High Performing Buildings - Spring 2012 - (Page 2)

E d i t o r ’ s c o M M E n t a r y Defining Performance H igh P ErforMing b uildings 1791 Tullie Circle N.E., Atlanta, GA 30329-2305 Phone: 404-636-8400, Fax: 404-321-5478 www.HPBmagazine.org, E-mail: HPBmagazine@ashrae.org Editorial advisory Board W hat makes a building high performing? A column by two of our editorial advisors in this issue tries to answer this question. It summarizes data and lessons learned for eight buildings. The buildings were selected from a database of about 60 buildings that have been published by this magazine. Many of these eight buildings share common elements: the envelope, daylighting, lighting controls, renewable energy, water conservation and other efficient systems. But the overall conclusion from this review was that one size does not fit all. There is no one formula or menu of features or design techniques that apply to all projects. “This means,” say the authors, “that a lot depends on the creativity, innovative skills and effort of the design team, and on the particular situation a team is facing.” One other overriding characteristic, they note, is the commitment of the team’s leadership, including the owner or the owner’s representative, who often task the design team with developing an example of sustainability that could be used as a learning tool. OUR COVER features a case study that looks beyond the traditional performance strategies such as envelope upgrade, HVAC efficiencies, water conservation, and daylighting and dimming. It’s also this magazine’s most detailed look at commercial interiors and the impact on workplace performance. This case study is about the national headquarters for the Natural Resources Defense Council (NRDC), a high-profile environmental organization that renovated industrial space as a sustainable space in 1988, long before there was a sustainability movement. Several years ago, NRDC turned to the same architect to design a floor of its building into a prototype for other floors and NRDC offices. The result is the highest-rated LEED-CI space in the world. This was accomplished mainly by extending foundational high performance strategies of best practice to include human factors and productivity, risk avoidance, long term habitation and renovation efficiencies, etc. ANOTHER CASE study opens a new area of performance metrics by trying to minimize suburban sprawl. Specifically, this nearly NZEB project in Florida involved the addition of a credit union with a community room to an existing ice cream shop. Two other case studies are focused on long-term dividends, including a multibuilding school that is designed to grow into a NZEB campus. We hope you enjoy this edition, and hope it contributes to the progress the building community is making towards a sustainable future. The Editors Lindsay Audin, Energywiz David Grumman, P.E., Grumman/Butkus Associates Sheila Hayter, P.E., National Renewable Energy Lab Adam W. Hinge, P.E., Sustainable Energy Partnerships Vivian Loftness, FAIA, Carnegie Mellon University Kent Peterson, P.E., P2S Engineering Donald Winston, P.E., The Durst Organization Editorial Fred Turner, fturner@ashrae.org Sarah Foster, sfoster@ashrae.org associatE Editors Rebecca Matyasovski, rebecca@ashrae.org Charlotte Tubbs, ctubbs@ashrae.org Christopher Weems, cweems@ashrae.org Jeri Eader, jeader@ashrae.org Editorial assistant Chad Bedwell, cbedwell@ashrae.org Editor Managing Editor d E s i g n Susan Carabetta, Carabetta Hayden Design P u B l i s h i n g s E r v i c E s a n d c i r c u l at i o n Publishing sErvicEs ManagEr Production David Soltis Jayne Jackson, Tracy Becker Greg Martin, gmartin@ashrae.org Vanessa Johnson, vjohnson@ashrae.org advErtising advErtising salEs ManagEr advErtising Production P u B l i s h E r W. Stephen Comstock M i s s i o n s tat E M E n t High Performing Buildings describes measured performance of practices and technologies to promote better buildings, presenting case studies that feature integrated building design practices and improved operations and maintenance techniques. issn 1940-3003 (print) and 1940-3054 (digital) Published Quarterly Copyright 2012 by ASHRAE, 1791 Tullie Circle N.E., Atlanta, GA 30329-2305. Standard class postage paid at Atlanta, Georgia, and additional mailing offices. subscriptions High Performing Buildings is free to qualified subscribers. Nonqualified subscriptions cost $19 in the U.S. and Canada and $31 outside the U.S. and Canada. Single copies are $6 in the U.S. and Canada and $12 outside the U.S. and Canada. Subscriptions can be completed at www.HPBmagazine.org/subscribe. Postmaster Canadian Agreement Number 40037127. Canadian return address: Station A, P.O. Box 54, Windsor, ON N9A 6J5. E-mail: returnsIL@imex.pb.com. change of address Send current address to High Performing Buildings, P.O. Box 1254, Skokie, IL 60076 or visit www. HPBmagazine.org/addresschange. customer service Contact High Performing Buildings, P.O. Box 1254, Skokie, IL 60076 or HPBsubscriptionmanagement@ halldata.com. Environmental Benefits statement The pages of High Performing Buildings are printed on Somerset Matte Recycled paper manufactured by Sappi Paper and Escanaba Matte Recycled manufactured by NewPage. Environmental impact estimates were made using the Environmental Defense Fund Paper Calculator. High Performing Building saved the following resources by using Somerset Matte Recycled and Escanaba Matte Recycled papers. Greenhouse Wood Use Net Energy Gases Wastewater Solid Waste 13 tons (89 28 Million 8,443 lbs co2 40,665 2,469 trees saved) btus saved equiv. saved gallons saved pounds less Publication disclaimer ASHRAE does not necessarily agree with any statement or opinion in this publication. The appearance of any technical data, editorial material or advertisement in this publication does not constitute endorsement, warranty or guarantee by ASHRAE of any product, service, process, procedure, design or the like. http://www.HPBmagazine.org http://www.HPBmagazine.org http://www.HPBmagazine.org/subscribe http://www.HPBmagazine.org/addresschange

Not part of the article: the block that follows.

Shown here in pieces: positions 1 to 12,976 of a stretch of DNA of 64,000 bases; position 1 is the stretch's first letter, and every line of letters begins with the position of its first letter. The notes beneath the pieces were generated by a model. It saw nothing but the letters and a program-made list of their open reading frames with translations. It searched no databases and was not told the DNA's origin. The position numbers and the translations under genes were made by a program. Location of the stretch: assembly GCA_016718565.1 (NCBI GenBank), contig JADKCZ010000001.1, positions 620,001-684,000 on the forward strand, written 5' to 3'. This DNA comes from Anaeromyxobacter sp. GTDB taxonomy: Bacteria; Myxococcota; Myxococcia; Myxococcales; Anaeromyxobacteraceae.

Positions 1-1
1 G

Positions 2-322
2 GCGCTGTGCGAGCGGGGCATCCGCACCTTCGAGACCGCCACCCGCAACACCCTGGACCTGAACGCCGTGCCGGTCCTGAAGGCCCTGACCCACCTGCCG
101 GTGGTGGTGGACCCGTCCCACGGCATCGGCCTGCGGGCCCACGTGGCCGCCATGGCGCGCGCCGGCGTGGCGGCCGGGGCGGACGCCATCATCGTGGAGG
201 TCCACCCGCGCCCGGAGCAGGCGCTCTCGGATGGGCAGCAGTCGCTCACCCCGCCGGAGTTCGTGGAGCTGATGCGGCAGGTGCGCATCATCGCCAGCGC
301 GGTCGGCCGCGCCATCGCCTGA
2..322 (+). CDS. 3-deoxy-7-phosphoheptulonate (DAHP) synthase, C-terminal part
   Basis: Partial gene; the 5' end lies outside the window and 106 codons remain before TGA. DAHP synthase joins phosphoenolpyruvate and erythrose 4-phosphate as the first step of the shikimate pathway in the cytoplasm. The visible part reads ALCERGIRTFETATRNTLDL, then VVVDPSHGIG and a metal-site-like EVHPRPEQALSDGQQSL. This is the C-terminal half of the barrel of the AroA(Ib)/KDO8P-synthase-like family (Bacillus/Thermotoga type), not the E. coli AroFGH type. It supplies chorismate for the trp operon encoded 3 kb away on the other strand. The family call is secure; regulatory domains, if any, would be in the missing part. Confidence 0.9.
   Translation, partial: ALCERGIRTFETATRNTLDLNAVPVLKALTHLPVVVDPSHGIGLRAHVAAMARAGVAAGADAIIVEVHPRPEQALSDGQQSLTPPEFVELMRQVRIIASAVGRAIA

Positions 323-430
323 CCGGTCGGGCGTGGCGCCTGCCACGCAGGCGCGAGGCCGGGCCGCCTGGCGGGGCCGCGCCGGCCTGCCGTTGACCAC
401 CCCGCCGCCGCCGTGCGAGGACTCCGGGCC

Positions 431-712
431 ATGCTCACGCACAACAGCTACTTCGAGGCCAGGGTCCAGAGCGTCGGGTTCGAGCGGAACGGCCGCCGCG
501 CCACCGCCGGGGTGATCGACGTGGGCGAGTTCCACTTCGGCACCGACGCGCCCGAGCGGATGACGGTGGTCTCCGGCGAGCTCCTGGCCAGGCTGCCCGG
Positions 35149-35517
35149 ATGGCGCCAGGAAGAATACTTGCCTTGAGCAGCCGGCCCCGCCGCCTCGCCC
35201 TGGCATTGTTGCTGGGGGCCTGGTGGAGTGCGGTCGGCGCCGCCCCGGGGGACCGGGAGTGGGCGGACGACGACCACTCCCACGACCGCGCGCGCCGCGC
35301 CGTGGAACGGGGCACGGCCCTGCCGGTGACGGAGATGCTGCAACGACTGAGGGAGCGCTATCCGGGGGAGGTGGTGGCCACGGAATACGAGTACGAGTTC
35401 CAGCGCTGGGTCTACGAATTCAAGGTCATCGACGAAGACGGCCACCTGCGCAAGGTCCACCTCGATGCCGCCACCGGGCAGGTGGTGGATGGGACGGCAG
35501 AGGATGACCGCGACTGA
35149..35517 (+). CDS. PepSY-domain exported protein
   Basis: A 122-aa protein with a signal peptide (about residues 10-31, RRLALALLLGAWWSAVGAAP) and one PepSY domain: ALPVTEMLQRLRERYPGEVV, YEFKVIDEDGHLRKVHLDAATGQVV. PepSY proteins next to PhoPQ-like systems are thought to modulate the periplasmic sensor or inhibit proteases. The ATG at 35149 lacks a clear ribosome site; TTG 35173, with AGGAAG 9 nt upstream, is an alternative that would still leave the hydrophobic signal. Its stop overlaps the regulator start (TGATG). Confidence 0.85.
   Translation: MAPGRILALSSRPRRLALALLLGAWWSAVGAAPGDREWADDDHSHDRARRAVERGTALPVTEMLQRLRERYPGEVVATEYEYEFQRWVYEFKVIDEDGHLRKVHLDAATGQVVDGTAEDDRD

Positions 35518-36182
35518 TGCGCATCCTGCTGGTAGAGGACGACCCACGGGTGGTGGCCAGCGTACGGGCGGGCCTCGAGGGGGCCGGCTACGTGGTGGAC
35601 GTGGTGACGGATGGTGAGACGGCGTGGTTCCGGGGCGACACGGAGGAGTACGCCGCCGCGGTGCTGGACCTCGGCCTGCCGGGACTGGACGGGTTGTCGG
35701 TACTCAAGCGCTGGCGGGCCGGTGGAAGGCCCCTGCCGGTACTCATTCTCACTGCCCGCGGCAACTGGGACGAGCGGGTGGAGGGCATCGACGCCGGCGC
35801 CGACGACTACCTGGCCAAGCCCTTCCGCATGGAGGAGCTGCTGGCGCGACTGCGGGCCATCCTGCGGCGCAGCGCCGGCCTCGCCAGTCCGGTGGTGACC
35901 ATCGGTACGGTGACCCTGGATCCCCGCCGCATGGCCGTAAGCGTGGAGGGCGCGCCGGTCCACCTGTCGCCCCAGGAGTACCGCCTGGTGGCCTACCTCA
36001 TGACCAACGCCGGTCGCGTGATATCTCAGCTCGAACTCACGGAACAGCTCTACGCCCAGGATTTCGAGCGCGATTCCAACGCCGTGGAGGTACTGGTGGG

Table of Contents for the Digital Edition of High Performing Buildings - Spring 2012

High Performing Buildings - Spring 2012
Evie Garrett Dennis Campus
Magnify Credit Union South Lakeland Branch
Natural Resources Defense Council
What Makes Buildings High Performing
University of Florida’s William R. Hough Hall
Advertisers Index

High Performing Buildings - Spring 2012